Why I Stopped Snapping Photographs

A few years ago, I stopped bringing a camera on vacation. It has been an amazing experiment and I haven’t regretted it once. Traveling to a foreign country without a camera feels like that reccurring nightmare of showing up to school with no shoes on. At first you feel unprepared, naked and as though you are missing some of the greatest photo opportunities in the world. It is scary but you have to be brave.

Soon, you relax and realize you are actually seeing the greatest photo opportunities in the world. And, instead of digging through your pack to grab a camera, turn it on, and unconsciously freeze all the light in front of you into a small digital file only to be dumped onto your computer then Flickr page, you are actually, well, thinking about what’s going on. (Ok, so my girlfriend/travel buddy is an amazing photographer and brings a camera or two which puts me at ease, but stay with me on this). Taking a photograph of the Eiffel Tower, for example, seems ridiculous. There are millions of photos of the Eiffel tower. If I were to take my own photo, I doubt I could pick it out from a crowd. By drawing though, I would spend about 25 minutes looking at the Eiffel tower, rather than 1/30 of a second, burning it into my brain rather than the digital sensor.

I know this sounds heavy-handed but I encourage everyone to try it on their vacations. I’ve substituted photograph making (like a smoker would use chewing gum) with a notebook and pens. Every time I feel the urge to take a photograph, I pull out my notebook and draw the scene. I’ve learned a lot more about the places I’ve been and, in every country I’ve traveled to, this method usually created a mob of children around us in any public park. These interactions have been some of the best cultural travel experiences I’ve had, beating any and all museums in the world.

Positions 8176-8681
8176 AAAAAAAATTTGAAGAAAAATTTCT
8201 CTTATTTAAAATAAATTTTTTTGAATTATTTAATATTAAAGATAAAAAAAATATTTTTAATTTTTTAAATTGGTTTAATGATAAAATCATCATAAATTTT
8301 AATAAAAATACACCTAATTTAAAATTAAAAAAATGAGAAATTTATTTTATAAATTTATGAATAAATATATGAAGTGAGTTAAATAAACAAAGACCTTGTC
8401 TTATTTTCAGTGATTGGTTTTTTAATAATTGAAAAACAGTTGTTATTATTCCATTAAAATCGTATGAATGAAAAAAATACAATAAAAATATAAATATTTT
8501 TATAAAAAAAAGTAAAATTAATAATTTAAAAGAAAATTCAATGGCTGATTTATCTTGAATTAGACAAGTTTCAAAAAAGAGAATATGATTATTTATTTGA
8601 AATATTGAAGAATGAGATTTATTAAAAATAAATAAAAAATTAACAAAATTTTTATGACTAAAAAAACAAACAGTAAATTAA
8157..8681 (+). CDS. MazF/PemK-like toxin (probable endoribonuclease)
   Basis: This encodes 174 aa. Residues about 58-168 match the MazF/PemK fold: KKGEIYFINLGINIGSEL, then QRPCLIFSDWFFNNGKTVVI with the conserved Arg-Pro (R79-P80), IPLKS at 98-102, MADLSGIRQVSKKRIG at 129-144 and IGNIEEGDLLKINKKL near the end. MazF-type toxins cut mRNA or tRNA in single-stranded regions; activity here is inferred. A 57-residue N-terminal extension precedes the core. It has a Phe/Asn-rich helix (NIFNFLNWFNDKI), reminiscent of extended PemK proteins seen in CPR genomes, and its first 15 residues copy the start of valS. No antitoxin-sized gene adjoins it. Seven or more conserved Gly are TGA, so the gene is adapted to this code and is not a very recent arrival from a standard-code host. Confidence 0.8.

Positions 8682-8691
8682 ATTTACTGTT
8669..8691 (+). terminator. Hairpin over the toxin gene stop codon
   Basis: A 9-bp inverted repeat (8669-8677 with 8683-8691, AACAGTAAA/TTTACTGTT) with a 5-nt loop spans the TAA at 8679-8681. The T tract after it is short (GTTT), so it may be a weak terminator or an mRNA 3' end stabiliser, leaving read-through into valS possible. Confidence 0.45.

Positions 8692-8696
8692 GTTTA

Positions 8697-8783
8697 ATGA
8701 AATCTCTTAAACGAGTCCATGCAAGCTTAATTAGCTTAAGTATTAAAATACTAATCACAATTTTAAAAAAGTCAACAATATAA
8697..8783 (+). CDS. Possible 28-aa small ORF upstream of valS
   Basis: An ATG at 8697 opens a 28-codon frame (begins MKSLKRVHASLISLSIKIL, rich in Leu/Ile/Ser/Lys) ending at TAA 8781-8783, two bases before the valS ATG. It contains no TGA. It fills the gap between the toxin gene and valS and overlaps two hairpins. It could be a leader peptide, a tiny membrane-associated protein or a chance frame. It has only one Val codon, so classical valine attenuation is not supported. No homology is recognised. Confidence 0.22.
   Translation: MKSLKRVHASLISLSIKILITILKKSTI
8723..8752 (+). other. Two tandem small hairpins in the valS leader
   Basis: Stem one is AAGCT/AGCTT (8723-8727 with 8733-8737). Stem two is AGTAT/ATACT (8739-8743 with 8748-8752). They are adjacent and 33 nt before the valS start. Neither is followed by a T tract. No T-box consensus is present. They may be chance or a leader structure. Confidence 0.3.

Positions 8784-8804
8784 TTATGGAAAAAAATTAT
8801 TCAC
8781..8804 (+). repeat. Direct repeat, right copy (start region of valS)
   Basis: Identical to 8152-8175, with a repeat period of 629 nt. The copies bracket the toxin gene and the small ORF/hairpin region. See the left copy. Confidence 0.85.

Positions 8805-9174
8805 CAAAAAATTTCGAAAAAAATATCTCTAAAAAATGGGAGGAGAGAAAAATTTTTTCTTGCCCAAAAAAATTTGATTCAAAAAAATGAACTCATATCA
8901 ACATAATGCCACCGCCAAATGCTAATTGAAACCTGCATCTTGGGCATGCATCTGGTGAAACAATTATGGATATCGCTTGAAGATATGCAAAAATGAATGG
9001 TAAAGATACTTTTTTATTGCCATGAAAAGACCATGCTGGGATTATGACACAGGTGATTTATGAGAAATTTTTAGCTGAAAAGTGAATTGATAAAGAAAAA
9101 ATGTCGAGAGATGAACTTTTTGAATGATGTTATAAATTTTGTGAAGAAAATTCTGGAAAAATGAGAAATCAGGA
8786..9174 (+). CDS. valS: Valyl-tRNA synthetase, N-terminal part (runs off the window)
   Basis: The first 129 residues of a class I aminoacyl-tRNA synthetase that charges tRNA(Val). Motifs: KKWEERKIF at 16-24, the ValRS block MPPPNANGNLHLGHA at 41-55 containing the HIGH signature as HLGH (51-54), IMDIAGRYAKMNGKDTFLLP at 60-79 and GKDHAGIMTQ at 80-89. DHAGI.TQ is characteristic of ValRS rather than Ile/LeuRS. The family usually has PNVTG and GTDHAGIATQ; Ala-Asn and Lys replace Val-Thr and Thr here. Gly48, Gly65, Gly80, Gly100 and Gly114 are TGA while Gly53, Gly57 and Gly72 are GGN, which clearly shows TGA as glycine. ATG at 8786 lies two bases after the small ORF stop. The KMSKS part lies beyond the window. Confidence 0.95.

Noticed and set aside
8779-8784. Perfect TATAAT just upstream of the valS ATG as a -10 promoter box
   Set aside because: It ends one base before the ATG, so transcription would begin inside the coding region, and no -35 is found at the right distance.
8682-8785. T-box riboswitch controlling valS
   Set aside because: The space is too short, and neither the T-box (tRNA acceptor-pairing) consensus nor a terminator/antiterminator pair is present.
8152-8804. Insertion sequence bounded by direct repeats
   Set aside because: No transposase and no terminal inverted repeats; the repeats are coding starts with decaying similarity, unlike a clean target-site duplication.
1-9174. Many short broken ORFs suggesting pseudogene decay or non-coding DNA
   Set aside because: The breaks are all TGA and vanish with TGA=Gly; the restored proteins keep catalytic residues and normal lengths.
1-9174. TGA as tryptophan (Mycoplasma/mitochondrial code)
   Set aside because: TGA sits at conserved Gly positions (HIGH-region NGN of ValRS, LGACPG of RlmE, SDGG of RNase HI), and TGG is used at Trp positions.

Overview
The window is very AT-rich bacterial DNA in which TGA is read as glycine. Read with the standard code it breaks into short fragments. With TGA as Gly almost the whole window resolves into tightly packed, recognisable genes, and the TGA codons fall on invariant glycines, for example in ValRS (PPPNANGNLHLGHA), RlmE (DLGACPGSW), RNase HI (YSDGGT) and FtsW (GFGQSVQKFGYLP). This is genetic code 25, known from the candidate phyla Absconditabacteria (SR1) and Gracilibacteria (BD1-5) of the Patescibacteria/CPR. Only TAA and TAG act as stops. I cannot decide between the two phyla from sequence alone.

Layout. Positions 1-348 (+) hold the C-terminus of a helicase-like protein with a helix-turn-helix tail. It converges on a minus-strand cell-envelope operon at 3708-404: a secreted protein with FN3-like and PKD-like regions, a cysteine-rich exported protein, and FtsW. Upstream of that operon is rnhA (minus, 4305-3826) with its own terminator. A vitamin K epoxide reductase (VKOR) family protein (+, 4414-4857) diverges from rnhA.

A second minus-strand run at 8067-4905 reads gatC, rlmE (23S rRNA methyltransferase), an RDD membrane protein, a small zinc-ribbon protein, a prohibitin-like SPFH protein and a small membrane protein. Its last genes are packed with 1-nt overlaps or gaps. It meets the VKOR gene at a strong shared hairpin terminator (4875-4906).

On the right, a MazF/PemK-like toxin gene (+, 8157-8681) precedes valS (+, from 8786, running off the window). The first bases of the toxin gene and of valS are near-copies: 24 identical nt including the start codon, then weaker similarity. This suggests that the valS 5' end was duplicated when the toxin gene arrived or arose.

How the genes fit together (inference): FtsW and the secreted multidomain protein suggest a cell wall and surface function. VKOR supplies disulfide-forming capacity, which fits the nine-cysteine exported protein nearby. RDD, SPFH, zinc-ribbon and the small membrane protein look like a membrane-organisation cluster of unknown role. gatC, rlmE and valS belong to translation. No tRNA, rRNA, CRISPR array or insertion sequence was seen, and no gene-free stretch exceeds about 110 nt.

Of course, I learned this method of substituting the pen for the camera from two of my heroes. Jason Polan, the amazing artist who you may know from his New York Post fame as the man who is trying to draw everyone in New York has been a huge influence on me. His ability to capture scenes in just a few lines is an obvious talent that lies not in his hands, but in his ability to see (more posts on Jason in the future). Maira Kalman is my favorite living artist. Her painted blog for The New York Times brings me to my knees and proves not only her amazing mind, but her ability to understand and communicate a message through a combination of words and painted images.

Below are some scenes from the sketchbook I took to Vietnam last summer—scenes I had a distinct urge to photograph but drew instead. Looking back at these drawings while planning our next trip, I’m flooded with memories and environments rather than accurate depictions of where I was. Of course, I also look at my girlfriend’s photos a lot, to remember what it actually looked like.

UPDATE: Just realized this entire post was an unconscious plug for Print’s Hand Drawn Competition. Submit!

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16 COMMENTS

  1. A terrific and satisfying article, thank you. It makes me burst with the need to mention my Hero with a Pen, Frederick Franck. Particularly “Zen Seeing, Zen Drawing” (1993). His gestural responses to passing humanity are sublime. That sounds like a small thing, but it is altogether exceptional.

  2. Thank you so much for the post! It was nice to read this now, in Hong Kond, as I try to resist the urge to take pictures of this wonderful city. Instead, I write down smells, record sounds and, of course, draw what can be seen beyond the camera frame.